There are three main factors that inform the design of the PlayStation's engine, in order of importance:
Any hints on this? Does anybody tech-savvy enough have an answer for this?
Out of these three, the second was solved pretty trivially in various ways by Williams - primarily by creating compact compressed files which hold the resources needed at the beginning of each level. For example, all the sprites from the IWAD are duplicated in a different file for each map which contains only those sprites needed pre-arranged to fit into VRAM.
- Drive access times
- CPU time
The first and third however remain, and out of those two, the first is the absolute most arduous for the PSX. You may have heard that the system has 2 MB of RAM. That's already half of what PC had to deal with. Now, that 2 MB is for *everything*. There's not a bunch of extra banks of different kinds of RAM that aren't counting toward that limit.
PlayStation Doom is BARELY squeezing itself into these limits, particularly in terms of textures (wall, floor, and monster sprites). This is why it suffers frequent breakdowns, such as "TEXTURE CACHE OVERFLOW" when firing the BFG. It's just sitting right on the edge of feasibility in this regard. To be fair, there were opportunities for further optimizations which Williams could have done and did not - using a translation to turn Barons into Hell Knights for example (which they did do for Doom 64, where cart space demanded it).
In terms of CPU speed there's not that much to work with either. A 32-bit MIPS RISC @ 33 MHz, about a third in terms of clock speed of what was guaranteed to provide a smooth experience on PC. On top of that, the compiler they used was completely boneheaded. There's massive inlining of functions throughout the program, but absolutely nowhere it would actually matter for performance (I am fairly confident it is significantly degraded, in fact, by this). There's no actual hardware mul or div on R3000A either - they're macro instructions that explode into 12 to 13 instructions each, so the compiler goes way out of its way sometimes to avoid them, and then when it didn't/couldn't, you have this huge sequence of seemingly nonsense operations that are logically equivalent to a single "mul" on x86 - whether they're really faster or not, as MIPS certainly liked to claim, is up for CPU historians to argue, but I have a feeling they're not, particularly when cache is considered.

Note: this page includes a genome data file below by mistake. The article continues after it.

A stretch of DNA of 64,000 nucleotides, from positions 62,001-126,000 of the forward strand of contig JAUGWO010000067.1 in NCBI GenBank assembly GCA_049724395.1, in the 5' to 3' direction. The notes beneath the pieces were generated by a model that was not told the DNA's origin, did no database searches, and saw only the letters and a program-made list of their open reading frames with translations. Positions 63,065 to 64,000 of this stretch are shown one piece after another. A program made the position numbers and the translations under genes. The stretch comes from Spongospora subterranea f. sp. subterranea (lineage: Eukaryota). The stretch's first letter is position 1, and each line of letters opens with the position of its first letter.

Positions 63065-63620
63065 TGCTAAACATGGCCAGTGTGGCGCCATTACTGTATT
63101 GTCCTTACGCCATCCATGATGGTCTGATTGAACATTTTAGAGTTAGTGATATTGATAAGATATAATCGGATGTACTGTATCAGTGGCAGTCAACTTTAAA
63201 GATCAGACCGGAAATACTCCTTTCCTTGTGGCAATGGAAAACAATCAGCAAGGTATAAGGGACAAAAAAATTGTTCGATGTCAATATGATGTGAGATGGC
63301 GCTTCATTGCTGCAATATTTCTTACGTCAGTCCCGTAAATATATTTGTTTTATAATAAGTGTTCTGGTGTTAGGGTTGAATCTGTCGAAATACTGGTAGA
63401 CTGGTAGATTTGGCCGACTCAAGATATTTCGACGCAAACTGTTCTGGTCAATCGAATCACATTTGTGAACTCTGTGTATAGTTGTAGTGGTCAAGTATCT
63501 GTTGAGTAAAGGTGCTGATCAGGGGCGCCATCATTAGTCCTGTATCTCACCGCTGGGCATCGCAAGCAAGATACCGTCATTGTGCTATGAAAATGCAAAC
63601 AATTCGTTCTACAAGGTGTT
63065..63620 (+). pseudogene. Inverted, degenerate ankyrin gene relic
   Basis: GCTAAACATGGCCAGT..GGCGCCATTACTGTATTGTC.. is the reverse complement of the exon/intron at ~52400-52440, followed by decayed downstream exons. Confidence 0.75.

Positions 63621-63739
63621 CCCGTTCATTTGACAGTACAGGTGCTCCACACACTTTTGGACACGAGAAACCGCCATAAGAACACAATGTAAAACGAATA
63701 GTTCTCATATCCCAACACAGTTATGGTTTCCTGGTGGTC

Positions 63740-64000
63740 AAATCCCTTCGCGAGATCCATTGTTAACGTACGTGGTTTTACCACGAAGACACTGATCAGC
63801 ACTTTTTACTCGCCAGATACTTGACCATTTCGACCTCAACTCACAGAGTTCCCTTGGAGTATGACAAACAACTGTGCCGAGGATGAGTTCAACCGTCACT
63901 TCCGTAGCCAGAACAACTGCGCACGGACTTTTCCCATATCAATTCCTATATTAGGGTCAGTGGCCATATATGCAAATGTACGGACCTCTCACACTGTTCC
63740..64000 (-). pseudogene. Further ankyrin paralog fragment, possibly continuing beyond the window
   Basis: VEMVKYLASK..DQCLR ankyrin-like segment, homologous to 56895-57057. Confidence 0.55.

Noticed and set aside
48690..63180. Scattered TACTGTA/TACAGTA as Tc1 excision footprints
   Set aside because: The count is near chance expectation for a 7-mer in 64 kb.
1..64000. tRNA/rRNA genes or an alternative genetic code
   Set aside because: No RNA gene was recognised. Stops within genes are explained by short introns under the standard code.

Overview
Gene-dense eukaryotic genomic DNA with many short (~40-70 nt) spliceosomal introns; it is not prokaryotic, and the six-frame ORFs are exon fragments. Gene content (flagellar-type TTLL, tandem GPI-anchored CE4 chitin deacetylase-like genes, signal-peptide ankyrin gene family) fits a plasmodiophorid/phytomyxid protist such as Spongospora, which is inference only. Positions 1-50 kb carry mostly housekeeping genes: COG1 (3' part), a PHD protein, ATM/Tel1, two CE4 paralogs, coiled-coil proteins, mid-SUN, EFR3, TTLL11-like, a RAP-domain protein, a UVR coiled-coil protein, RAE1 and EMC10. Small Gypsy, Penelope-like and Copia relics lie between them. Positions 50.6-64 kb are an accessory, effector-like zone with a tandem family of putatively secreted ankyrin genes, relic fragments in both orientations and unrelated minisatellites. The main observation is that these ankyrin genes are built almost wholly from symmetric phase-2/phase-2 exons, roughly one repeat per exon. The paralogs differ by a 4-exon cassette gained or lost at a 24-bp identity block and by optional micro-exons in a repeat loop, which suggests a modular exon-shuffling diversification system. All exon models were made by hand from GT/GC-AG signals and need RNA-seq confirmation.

So in short, I believe this: PlayStation Doom could be optimized a bit more and probably handle many of the PC maps, but I believe some of them would still be no go and some retexturing and restricted monster deployment at the least would be critical (ie. no 3 or 4 versions of STAR* in one map, or Spiderdemons in a map with anything wider than a baron). It really is pushing the system as it is.
Last edited by Quasar on Jul 17 2014 at 15:44